Good day, makers-in-learning. Today we are going to talk about properties of materials. The proper selection of materials is an important part of any project. For this discussion we are going to be looking at the contents of Jefita’s faux fur stash. I will be evaluating the various furs based on two main factors, the Softness Scale and the Fuzz Index. The Softness Scale is a gauge of how pleasant to touch something is, or how coarse the fibers are. The scale ranges from 1 (scruffy dog) to 10 (chinchilla). The Fuzz Index is from a combination of fur thickness and fiber length. It is essentially how dense and furry the material is. Now let us begin!
First we will cover the cheap stuff. These samples came from the local Jo-Ann Fabrics.
This one here has a Softness of 3, and a low Fuzz Index. It is rather long and shaggy, but not very thick.
At first glance this one seems cotton soft and fluffy, but it really only has a Softness of 4 and low Fuzz Index. It is somewhat stiff and much thinner than it looks.
This sample is a bit surprising. Despite its origin it has a Softness of 6 and a medium Index. The fur isn’t all that long, but is decently thick and pleasantly scruffy looking.
Now we have seen what is at the bottom of the scale, we can move on to the nicer stuff.
Faux Fur Luxury Shag Fabric from Fabric.com
This is a lovely variety of fur and comes in a wide range of colors. It has a Softness of 9 and a high Fuzz Index. Fiber length is only about 1-1.5″, but is nice and thick. Look at that lovely sheen too. Example use: the Monster Bag
Pay attention to cross section here. See how thick that is? That is indicative of a high Fuzz Index and good quality of the material.
Extra Long Hair Fur Fabric from DistinctiveFabric.com
Here we have a much longer fur. As you can see it has a stringier texture. Despite this appearance it has a Softness of 7 and a high Fuzz Index. Example use: another Monster Bag.
3 Tone Fur Fabric from DistinctiveFabric.com
Moving into the more exotic furs, we have this long multi-colored sample. The base color is rather short so the accent colors seem to “spike” out. It has a Softness of 8 and an high Fuzz Index. Example use: the Kitty Bag.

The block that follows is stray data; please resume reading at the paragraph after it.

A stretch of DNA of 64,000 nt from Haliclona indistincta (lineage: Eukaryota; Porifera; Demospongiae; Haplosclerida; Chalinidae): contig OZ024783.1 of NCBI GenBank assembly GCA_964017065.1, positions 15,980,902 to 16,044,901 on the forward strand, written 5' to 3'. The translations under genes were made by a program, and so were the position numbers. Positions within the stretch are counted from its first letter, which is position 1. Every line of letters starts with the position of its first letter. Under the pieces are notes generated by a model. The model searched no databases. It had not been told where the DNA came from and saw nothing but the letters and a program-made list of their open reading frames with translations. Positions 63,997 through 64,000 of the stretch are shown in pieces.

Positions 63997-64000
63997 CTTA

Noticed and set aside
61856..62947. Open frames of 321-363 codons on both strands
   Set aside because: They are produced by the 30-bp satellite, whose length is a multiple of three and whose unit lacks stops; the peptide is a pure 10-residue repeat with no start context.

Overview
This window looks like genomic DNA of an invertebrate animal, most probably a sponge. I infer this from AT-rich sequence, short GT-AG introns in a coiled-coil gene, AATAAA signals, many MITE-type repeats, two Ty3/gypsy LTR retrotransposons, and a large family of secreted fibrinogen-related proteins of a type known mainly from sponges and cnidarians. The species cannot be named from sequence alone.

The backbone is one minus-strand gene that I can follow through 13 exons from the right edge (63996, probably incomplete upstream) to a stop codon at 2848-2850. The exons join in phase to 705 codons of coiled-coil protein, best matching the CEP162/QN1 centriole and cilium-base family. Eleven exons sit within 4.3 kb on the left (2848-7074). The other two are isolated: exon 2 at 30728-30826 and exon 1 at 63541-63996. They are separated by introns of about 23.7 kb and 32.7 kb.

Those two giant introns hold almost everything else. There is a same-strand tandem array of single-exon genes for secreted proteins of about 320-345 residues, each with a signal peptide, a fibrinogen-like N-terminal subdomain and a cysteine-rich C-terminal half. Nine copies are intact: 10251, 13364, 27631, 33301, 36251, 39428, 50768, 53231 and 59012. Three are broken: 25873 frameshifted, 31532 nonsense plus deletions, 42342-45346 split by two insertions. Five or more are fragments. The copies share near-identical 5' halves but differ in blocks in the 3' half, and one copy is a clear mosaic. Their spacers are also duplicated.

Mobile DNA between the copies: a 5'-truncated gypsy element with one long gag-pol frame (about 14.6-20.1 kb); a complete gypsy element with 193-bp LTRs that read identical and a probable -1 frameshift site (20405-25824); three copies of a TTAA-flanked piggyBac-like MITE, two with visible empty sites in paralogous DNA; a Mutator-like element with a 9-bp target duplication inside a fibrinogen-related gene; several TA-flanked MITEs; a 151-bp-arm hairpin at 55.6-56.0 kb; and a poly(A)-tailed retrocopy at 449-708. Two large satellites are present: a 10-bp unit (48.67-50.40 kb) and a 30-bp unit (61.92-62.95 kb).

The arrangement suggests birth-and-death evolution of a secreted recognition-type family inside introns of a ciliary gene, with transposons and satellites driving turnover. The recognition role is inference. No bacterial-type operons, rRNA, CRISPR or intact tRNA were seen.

Sparkle Fur Fabric from DistinctiveFabric.com
This is an interesting mix of properties. This long glittery fur has a medium high Fuzz Index, but a Softness of only 3 or 4. Fortunately the Sparkle factor balances out the low Softness. Example use: Murf the Monster.
Lastly I would like to cover one more category, the not-quite furs. These materials wouldn’t really be considered furs, but they have their place in the world of fuzzology. They don’t have a Fuzz Index but instead just a Softness rating.
Soft Fur Fabric from Fabric.com
This material carries the name “fur” but as you can see is very short and not really furry at all. However it does have a nice sheen and a Softness of 8.
Minky Solid Fabric available online and locally
While not a fur in any sense of the word, it has a somewhat of a furry appearance. As the name would suggest it is “minky” soft with a very high softness rating of 10. Example use: Zoe the Soft Rocker.
That is all I have to cover today. Hopefully this lecture has helped enlighten your fabric choices.
Thank you Professor Fuzzwald!
That’s about all I have for this segment of Fuzzology 101. Sometime in the future I hope to have another session covering the makeup and handling of faux fur. I’m not an expert on working with faux fur yet, but I’m going to share what knowledge I have. If any of you have questions about this topic please let me know. I would also love to hear if you have anything to add!